5 Contributions from Nobel Prize Winning Physicists that Impact Everyday Life

By Sheeva Azma and Nidhi Parekh

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The Nobel Prize in Physics was one of the original prizes discussed by Alfred Nobel in his will establishing the prestigious accolades.

It can be difficult to wrap one’s mind around the many landmark scientific achievements celebrated by the Nobel Prize in Physics.  The topic can be exceptionally complicated, and a lot of the Nobel Prize winners in Physics received Nobel awards for complex theoretical achievements that advance science, but don’t exactly seem that relevant to everyday life. 

Albert Einstein, for example, is probably the most famous recipient of the Nobel Prize in Physics.  He received the Physics Nobel in 1921 for his discovery of what is called the photoelectric effect — a research experiment that supports the particle theory of light. It’s not immediately obvious how this discovery relates to everyday life.

Yet, many of the Nobel Prize winners in Physics also helped advance technology that makes our lives easier.  Medical imaging, sophisticated computer microprocessors, and inventions like the radio and LED lightbulbs are all examples of Nobel Prize winning technologies.

Many innovations worthy of the Nobel Prize in Physics have directly impacted everyday life.

Read on to learn more about five famous Nobel-worthy innovations that have directly impacted everyday life.

Guglielmo Marconi Invented the Radio

In 1901, Marconi, an Italian engineer and inventor, broadcast the first transatlantic radio signal. His company, Marconi radios, helped ocean travelers have entertainment for the long journey.  Marconi radios saved all of the passengers who survived the sinking Titanic. He and Ferdinand Braun shared the Nobel Prize in Physics in 1909 for his work developing and inventing the radio.

Isidor Rabi Established the Foundations of MRI

In 1944, Isidor Rabi received the Physics Nobel Prize for his discovery of nuclear magnetic resonance or NMR.  NMR is the foundation of MRI, a type of noninvasive medical imaging that is used to look at the brain, heart, and other organs and tissues of the body.  Without MRI, for example, we would not know about the effects of COVID-19 on the brain (or the neurological effects of other diseases).

Wilhelm Conrad Röntgen Invented X-Rays

The first recipient of the Nobel Prize in Physics in 1901 was William Röntgen, who discovered X-rays.  He was the first to produce and detect electromagnetic radiation in the X-ray spectrum, which he named X-rays or Röntgen rays.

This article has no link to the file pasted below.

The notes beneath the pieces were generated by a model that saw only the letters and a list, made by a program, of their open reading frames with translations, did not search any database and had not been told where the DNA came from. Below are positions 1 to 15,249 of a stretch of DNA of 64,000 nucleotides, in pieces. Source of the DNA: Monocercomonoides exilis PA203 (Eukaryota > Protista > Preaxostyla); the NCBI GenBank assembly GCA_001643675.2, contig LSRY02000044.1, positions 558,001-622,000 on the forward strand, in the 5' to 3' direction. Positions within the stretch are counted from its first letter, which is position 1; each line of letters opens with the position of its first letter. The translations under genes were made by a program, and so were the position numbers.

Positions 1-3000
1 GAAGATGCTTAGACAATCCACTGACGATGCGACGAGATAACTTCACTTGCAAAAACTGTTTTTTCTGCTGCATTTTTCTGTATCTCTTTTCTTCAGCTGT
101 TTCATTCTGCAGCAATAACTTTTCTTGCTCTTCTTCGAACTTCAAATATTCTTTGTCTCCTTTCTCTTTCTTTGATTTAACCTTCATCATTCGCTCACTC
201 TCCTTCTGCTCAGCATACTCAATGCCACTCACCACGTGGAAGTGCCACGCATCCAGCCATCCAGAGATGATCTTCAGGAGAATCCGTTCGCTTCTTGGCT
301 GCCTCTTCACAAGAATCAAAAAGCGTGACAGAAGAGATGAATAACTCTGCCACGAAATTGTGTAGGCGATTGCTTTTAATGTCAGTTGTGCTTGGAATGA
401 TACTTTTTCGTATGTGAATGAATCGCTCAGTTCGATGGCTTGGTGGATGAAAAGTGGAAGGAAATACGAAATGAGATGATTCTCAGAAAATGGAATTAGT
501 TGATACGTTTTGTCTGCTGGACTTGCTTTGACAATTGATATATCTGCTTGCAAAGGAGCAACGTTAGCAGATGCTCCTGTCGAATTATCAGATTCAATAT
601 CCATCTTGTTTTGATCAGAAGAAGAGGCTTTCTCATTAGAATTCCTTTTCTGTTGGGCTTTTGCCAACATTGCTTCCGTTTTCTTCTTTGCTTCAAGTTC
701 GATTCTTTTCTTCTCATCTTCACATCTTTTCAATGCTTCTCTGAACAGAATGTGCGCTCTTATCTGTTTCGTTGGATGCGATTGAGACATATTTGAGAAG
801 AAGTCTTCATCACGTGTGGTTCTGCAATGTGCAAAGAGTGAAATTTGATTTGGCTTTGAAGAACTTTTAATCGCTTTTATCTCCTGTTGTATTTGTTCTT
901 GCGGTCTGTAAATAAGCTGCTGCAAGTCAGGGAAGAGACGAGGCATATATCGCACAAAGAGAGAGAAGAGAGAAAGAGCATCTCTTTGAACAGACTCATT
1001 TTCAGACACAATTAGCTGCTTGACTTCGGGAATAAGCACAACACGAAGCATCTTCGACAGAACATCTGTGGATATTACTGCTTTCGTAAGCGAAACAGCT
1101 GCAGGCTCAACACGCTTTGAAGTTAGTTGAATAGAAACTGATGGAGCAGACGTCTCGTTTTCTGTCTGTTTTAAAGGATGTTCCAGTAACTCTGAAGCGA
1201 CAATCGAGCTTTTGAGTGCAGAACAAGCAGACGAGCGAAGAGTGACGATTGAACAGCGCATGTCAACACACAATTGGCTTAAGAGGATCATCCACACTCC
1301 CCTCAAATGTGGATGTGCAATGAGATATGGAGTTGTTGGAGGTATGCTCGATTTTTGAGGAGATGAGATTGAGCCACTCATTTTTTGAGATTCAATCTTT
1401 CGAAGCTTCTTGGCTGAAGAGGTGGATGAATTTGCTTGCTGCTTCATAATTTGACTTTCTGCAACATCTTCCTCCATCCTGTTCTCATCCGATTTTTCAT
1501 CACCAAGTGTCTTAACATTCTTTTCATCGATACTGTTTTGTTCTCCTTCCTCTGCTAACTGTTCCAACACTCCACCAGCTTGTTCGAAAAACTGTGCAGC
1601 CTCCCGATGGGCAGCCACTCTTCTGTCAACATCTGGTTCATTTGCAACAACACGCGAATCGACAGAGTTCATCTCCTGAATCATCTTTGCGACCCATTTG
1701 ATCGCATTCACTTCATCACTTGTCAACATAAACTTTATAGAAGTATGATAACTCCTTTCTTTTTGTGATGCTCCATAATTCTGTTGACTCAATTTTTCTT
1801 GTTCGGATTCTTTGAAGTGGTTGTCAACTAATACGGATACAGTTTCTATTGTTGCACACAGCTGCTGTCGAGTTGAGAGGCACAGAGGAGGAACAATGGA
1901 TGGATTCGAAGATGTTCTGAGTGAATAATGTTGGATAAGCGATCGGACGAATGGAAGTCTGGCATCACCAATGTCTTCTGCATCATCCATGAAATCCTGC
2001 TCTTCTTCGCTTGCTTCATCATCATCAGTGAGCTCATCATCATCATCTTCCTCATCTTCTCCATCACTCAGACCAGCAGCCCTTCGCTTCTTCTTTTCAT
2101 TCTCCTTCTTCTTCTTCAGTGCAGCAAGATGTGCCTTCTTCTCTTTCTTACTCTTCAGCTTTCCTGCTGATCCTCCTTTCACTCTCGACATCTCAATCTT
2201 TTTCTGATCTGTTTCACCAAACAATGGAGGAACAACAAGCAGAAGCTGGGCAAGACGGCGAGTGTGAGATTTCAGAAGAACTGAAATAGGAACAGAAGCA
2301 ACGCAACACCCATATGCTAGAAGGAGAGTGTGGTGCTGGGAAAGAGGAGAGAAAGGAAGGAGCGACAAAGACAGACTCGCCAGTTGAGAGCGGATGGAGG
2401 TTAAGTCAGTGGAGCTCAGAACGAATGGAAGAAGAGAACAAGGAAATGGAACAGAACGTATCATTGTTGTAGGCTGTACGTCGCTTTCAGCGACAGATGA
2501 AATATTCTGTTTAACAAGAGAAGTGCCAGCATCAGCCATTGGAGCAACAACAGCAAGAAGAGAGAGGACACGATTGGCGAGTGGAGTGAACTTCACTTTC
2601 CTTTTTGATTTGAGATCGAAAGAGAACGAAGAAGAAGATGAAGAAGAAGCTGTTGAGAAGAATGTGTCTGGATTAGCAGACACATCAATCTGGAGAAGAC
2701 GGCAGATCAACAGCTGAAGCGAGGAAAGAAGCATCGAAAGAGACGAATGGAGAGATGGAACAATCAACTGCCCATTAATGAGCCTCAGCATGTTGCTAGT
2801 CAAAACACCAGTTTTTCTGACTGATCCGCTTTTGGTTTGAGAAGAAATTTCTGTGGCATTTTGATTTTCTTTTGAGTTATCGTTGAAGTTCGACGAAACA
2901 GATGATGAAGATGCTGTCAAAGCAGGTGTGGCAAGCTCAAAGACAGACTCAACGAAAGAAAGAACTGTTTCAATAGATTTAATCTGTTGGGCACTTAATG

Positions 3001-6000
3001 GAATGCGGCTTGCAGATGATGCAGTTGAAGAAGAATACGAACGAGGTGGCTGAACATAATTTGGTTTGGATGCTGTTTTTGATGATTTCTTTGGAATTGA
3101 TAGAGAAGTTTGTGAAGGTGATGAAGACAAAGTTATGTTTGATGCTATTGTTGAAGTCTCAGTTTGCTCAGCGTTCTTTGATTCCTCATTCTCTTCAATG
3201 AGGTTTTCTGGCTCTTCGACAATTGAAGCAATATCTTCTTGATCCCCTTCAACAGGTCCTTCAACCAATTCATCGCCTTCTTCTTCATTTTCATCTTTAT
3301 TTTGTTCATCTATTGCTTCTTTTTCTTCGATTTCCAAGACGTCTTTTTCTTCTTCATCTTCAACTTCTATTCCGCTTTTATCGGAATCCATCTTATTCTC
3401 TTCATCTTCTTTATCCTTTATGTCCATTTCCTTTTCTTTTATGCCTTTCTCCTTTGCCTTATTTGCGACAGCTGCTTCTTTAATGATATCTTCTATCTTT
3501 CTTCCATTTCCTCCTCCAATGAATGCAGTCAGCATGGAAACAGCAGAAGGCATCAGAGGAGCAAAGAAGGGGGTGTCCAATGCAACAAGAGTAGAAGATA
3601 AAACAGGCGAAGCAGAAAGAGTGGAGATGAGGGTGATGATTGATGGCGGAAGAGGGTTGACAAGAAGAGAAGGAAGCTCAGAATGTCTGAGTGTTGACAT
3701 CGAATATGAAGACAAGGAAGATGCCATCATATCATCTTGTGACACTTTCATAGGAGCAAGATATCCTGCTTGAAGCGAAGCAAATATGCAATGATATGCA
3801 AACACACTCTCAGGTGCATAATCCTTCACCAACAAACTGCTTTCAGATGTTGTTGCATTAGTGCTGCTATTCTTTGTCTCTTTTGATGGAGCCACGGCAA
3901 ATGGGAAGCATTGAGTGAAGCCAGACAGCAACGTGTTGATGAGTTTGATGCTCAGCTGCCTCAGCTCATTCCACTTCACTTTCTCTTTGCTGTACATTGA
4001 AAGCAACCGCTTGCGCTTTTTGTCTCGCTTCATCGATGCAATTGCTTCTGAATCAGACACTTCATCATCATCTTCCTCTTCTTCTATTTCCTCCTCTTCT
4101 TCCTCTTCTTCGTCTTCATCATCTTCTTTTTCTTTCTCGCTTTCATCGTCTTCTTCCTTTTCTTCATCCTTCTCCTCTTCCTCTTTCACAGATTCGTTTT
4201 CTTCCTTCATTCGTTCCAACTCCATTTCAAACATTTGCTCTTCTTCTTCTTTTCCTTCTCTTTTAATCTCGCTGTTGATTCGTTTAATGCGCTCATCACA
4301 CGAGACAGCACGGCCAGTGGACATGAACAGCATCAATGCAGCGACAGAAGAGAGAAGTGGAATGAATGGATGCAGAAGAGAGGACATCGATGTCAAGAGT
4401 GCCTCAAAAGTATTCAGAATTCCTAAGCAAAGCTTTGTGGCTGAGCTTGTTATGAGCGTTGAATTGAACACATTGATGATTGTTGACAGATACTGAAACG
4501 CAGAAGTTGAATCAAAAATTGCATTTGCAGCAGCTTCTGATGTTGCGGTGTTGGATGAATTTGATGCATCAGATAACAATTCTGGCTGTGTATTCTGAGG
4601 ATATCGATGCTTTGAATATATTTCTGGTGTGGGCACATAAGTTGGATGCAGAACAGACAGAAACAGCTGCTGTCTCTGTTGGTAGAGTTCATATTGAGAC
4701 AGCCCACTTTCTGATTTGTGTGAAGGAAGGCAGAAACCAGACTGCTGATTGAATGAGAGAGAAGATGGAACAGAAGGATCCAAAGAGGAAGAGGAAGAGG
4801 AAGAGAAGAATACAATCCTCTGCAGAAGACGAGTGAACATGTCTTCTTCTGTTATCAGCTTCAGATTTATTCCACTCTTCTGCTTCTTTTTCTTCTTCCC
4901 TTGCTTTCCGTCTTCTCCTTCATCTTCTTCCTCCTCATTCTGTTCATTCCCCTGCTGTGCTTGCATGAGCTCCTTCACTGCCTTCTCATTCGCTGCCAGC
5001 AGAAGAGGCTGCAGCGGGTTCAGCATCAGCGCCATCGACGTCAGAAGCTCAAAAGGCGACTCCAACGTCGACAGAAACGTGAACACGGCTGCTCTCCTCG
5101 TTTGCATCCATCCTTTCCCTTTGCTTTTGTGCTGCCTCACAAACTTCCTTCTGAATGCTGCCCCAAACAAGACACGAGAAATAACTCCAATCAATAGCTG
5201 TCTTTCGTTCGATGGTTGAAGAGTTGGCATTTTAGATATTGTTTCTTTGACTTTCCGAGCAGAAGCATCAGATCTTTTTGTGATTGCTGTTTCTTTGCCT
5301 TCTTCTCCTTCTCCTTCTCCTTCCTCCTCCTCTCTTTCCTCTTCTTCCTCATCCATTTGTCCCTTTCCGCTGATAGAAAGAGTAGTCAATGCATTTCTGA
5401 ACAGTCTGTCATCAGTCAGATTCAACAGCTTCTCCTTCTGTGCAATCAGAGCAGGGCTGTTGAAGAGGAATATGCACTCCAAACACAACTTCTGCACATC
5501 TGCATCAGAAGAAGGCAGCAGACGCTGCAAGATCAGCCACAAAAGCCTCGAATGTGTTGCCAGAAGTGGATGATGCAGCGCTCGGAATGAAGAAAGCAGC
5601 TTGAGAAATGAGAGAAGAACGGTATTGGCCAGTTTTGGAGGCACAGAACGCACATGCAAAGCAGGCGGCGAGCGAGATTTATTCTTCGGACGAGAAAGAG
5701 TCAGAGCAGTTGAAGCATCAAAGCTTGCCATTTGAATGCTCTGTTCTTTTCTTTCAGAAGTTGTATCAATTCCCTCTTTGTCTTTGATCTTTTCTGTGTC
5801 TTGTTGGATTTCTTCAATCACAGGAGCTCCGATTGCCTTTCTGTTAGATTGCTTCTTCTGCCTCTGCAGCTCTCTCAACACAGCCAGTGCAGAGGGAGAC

Max Planck Discovered Quantum Mechanics Principles Used in Electronics

A German physicist named Max Planck won the Nobel Prize in Physics in 1918.  Planck is known for the discovery of quantum mechanics, and is the namesake for a quantity called Planck’s constant.  Planck’s constant explains the quantized nature of energy in what is called “quanta” — it can be imagined as individual packets or bundles of energy.  Planck’s constant is widely used in electronic and fiber optic systems such as computer, communications, information, control, sensing, telemetry, endoscopic, illumination, and imaging systems.

The 2014 Physics Nobel Winners Invented LED Light Bulb Technology

In 2014, Isamu Akasaki, Hiroshi Amano, and Shuji Nakamura won the Nobel Prize in Physics for inventing high-efficiency blue light-emitting diodes or LEDs.  Blue LEDs which are ubiquitous in electronic devices like laptops and smartphones.  Other types of LED light had already been developed, but the development of blue LED light made it possible to generate white light by shining blue LEDs onto photoluminescent materials.

Conclusion

Everyone can live a better life via physics.

Sure, there have been a lot of complex theoretical physics Nobel Prizes over the years — but you don’t have to be a quantum physicist to benefit from the accomplishments of Nobel Prize winning physicists.  Everyone can live a better life via physics.

Sources:

Diep, F. Why a Blue LED Is Worth A Nobel Prize. Popular Science. Fri. 2 Oct 2020. <https://www.popsci.com/article/technology/why-blue-led-worth-nobel-prize/>

Guglielmo Marconi.  History.com.  Fri. 2 Oct 2020. <https://www.history.com/topics/inventions/guglielmo-marconi

Isidor Isaac Rabi – Facts. NobelPrize.org. Nobel Media AB 2020. Thu. 1 Oct 2020. <https://www.nobelprize.org/prizes/physics/1944/rabi/facts/

Material for Nobel Prizes. Freiberger. Fri. 2 Oct 2020. <https://freiberger.com/en/products/applications/material-for-nobel-prizes/

The Nobel Prize in Physics. NobelPrize.org. Nobel Media AB 2020. Sat. 3 Oct 2020. <https://www.nobelprize.org/prizes/physics/>

The Nobel Prize in Physics 1909. NobelPrize.org. Nobel Media AB 2020. Thu. 1 Oct 2020. <https://www.nobelprize.org/prizes/physics/1909/summary/

The Nobel Prize in Physics 2014. NobelPrize.org. Nobel Media AB 2020. Thu. 1 Oct 2020. <https://www.nobelprize.org/prizes/physics/2014/summary/>    

Weik, M.H. Planck’s constant.  Computer Science and Communications DIctionary.  Fri. 2 Oct 2020. <https://link.springer.com/referenceworkentry/10.1007%2F1-4020-0613-6_14147

Wilhelm Conrad Röntgen – Facts. NobelPrize.org. Nobel Media AB 2020. Thu. 1 Oct 2020. <https://www.nobelprize.org/prizes/physics/1901/rontgen/facts/>

Yan, Wudan. Who Was Max Planck? JSTOR. 22 Apr 2016. <https://daily.jstor.org/who-was-max-planck/

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